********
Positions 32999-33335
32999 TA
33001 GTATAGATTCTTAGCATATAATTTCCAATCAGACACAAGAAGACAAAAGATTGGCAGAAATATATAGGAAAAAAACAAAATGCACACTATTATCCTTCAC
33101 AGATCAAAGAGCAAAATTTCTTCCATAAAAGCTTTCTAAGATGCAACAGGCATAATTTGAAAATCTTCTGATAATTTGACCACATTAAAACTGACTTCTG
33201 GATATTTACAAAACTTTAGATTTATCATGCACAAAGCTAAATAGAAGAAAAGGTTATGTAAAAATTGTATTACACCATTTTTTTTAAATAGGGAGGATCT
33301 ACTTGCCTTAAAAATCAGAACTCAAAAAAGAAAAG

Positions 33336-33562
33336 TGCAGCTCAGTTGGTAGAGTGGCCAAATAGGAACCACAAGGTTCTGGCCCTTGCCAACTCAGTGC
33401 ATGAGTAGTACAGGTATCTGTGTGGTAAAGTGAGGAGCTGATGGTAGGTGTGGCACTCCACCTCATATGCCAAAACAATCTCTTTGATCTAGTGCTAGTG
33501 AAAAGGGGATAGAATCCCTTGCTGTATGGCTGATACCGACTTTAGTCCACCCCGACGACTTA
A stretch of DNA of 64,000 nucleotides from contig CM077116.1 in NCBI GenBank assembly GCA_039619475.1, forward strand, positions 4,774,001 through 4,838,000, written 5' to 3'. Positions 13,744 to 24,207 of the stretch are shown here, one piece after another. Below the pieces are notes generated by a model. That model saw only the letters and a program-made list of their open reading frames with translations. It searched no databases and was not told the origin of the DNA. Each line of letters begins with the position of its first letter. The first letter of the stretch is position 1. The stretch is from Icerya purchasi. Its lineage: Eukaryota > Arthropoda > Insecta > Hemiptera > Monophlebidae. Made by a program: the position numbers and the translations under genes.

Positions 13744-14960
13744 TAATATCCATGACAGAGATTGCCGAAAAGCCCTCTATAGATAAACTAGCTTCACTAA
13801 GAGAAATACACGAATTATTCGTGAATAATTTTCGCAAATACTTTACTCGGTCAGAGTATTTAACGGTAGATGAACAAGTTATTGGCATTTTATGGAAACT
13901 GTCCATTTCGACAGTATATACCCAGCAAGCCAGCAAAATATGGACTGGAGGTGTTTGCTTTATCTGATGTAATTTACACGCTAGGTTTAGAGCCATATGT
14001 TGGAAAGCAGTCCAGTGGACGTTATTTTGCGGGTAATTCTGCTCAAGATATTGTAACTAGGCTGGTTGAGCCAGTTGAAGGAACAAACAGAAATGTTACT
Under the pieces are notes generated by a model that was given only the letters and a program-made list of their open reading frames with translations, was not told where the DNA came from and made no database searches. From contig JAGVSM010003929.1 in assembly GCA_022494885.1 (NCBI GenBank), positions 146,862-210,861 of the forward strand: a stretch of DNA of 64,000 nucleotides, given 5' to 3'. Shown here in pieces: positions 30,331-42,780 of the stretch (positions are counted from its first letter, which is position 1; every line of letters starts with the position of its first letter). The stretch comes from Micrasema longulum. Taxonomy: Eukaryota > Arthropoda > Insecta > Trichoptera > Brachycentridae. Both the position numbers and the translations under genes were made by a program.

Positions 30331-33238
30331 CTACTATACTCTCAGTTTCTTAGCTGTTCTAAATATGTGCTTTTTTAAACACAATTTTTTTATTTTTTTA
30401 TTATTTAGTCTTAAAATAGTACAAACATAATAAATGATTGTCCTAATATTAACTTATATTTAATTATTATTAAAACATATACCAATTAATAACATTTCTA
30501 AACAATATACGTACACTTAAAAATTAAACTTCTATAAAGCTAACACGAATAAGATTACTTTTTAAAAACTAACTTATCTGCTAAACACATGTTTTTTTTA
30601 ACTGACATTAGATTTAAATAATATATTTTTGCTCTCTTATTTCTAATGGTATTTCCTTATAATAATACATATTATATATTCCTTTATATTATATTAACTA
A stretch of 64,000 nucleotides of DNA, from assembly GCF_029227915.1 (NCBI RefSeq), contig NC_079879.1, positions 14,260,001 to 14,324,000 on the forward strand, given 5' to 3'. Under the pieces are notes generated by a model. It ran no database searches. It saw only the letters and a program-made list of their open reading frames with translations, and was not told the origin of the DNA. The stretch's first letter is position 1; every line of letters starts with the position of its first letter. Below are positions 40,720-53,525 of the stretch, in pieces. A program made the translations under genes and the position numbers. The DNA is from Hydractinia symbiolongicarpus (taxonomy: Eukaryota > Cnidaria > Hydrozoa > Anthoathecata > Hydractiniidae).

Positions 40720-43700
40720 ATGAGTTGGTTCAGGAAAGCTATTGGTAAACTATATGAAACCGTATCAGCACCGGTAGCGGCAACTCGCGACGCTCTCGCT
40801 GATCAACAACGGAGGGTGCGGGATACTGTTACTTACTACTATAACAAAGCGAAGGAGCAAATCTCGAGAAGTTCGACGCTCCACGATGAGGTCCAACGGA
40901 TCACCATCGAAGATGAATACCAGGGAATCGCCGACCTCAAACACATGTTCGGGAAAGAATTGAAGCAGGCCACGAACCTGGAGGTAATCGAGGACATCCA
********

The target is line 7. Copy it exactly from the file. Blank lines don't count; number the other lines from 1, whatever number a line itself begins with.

Positions 33336-33562